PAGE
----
Built from Scratch: Eastern Shore Builder Assists USNA Grad to Make Home in Annapolis
Nov 17, 2015 01:32PM ● Published by Cate Reynolds
It was the wooded lot with open views to the South River that drew Jerome Clark to the half-acre property in Annapolis that was to be the site of his new home. “It’s hard to find that combination of woods and water,” Clark says.
After purchasing the property and living in the existing home for several years, Clark realized that the remodeling job he had initially intended was not feasible. “Not with everything I wanted in the house,” says the USNA alum. “It turned out that it made more sense to build from scratch.”
Clark, now a portfolio manager with T. Rowe Price in Baltimore, turned to Lundberg Builders and custom home and renovations designer Bob Moreland to help refine the plan he had in mind for a striking contemporary home that would fit his bachelor lifestyle.
“This was a very environmentally challenging site,” Moreland says. “From the steep slopes in the area of construction to the flood plain at the bottom of the hills and very large trees throughout the wooded lot.”
Moreland worked closely with Annapolis civil engineering firm Drum Loyka & Associates to site the house on the lot to meet all of the state and local requirements for critical area construction and still maximize the views to the creek below.
“Jerome had in mind very specific ideas for his new home, ranging from a clean crisp interior and exterior design to the very complex electronics system,” Moreland details.
As client and architect explored ideas and visited other Lundberg Builders projects, it became apparent to them both that a wide open interior/exterior flow to the floor plan was in order. As a result, each level of the house opens to decks and porches, with folding glass walls allowing uninterrupted views and access to the outside living areas.
Working closely together, the two developed a plan that was essentially a one-room deep home allowing for most areas to have a view to the water as well as take advantage of the indoor/outdoor living areas. The few rooms that do not take advantage of this feature are, for the most part, utilitarian areas of the home.
The artwork that Clark collects was also to play a major role in the interior décor, requiring adequate display areas for both large and small paintings as well as some sculptural pieces.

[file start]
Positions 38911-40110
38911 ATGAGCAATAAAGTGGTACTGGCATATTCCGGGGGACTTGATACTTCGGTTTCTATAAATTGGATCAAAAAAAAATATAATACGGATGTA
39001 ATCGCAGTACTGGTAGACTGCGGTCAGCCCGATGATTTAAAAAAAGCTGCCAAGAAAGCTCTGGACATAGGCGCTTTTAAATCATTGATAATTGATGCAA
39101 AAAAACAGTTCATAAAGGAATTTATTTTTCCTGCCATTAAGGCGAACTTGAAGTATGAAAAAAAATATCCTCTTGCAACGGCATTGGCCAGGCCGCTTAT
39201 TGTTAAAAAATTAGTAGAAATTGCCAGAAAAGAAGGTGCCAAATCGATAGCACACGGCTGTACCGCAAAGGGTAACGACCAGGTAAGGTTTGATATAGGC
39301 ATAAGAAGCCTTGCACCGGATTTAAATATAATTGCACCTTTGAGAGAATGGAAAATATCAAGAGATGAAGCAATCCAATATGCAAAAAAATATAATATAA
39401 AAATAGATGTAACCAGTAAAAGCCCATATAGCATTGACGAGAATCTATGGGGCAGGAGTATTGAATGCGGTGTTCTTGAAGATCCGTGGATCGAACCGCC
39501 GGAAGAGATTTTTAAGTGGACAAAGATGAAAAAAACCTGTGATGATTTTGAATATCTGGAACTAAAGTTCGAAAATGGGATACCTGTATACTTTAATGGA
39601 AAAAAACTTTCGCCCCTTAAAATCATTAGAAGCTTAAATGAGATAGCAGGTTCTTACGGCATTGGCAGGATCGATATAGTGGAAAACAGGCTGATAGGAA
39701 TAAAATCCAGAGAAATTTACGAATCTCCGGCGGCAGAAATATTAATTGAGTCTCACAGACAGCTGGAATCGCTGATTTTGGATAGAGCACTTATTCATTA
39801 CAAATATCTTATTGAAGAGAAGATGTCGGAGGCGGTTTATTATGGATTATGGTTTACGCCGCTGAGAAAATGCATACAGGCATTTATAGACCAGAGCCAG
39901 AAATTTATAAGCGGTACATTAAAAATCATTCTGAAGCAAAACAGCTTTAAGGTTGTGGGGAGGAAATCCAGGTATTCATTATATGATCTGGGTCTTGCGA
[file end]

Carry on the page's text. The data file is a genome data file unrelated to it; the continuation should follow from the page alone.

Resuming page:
The three bedroom, two full- and two half-bath home is spread out over four levels and close to 4,000 square feet. Throughout the home is an interplay between wood and metal—from the heated hardwood floors, cabinets, and trim to the steel interior staircase, kitchen pendant lights, and decorative furnishings.
“I like the contrast between soft and hard, warmth and coolness,” Clark says.
Working with Severna Park interior designer Christianna Harding, Clark carried that theme of yin and yang throughout the decor of the house as well with deep, masculine tones of charcoal gray and slate blue brightened with eye-catching pops of orange, red, and yellow.
Clark’s favorite parts of the house—when he’s not outside enjoying the fire pit on the ipe wood deck or his 42’ Regal Sport Coupe just steps away on his own dock—are the master bedroom with its expansive views, and the “away” room, a term from author Sarah Susanka’s “The Not So Big House,” signifying an area where you can go to get “away” from the everyday noise and commotion in the house. In Clark’s case, this is a small room adjacent to the great room with concrete wall panels used as wainscoting and wood paneling above—more evidence of the hard versus soft theme found throughout the house.
Clark’s plans for the future include adding an indoor/outdoor bar and a swinging bed on the patio, and having Harding redo the remaining rooms in the house.
Otherwise, however, after the long process of finally getting exactly what he wanted, Clark plans to stay put. “This is it!”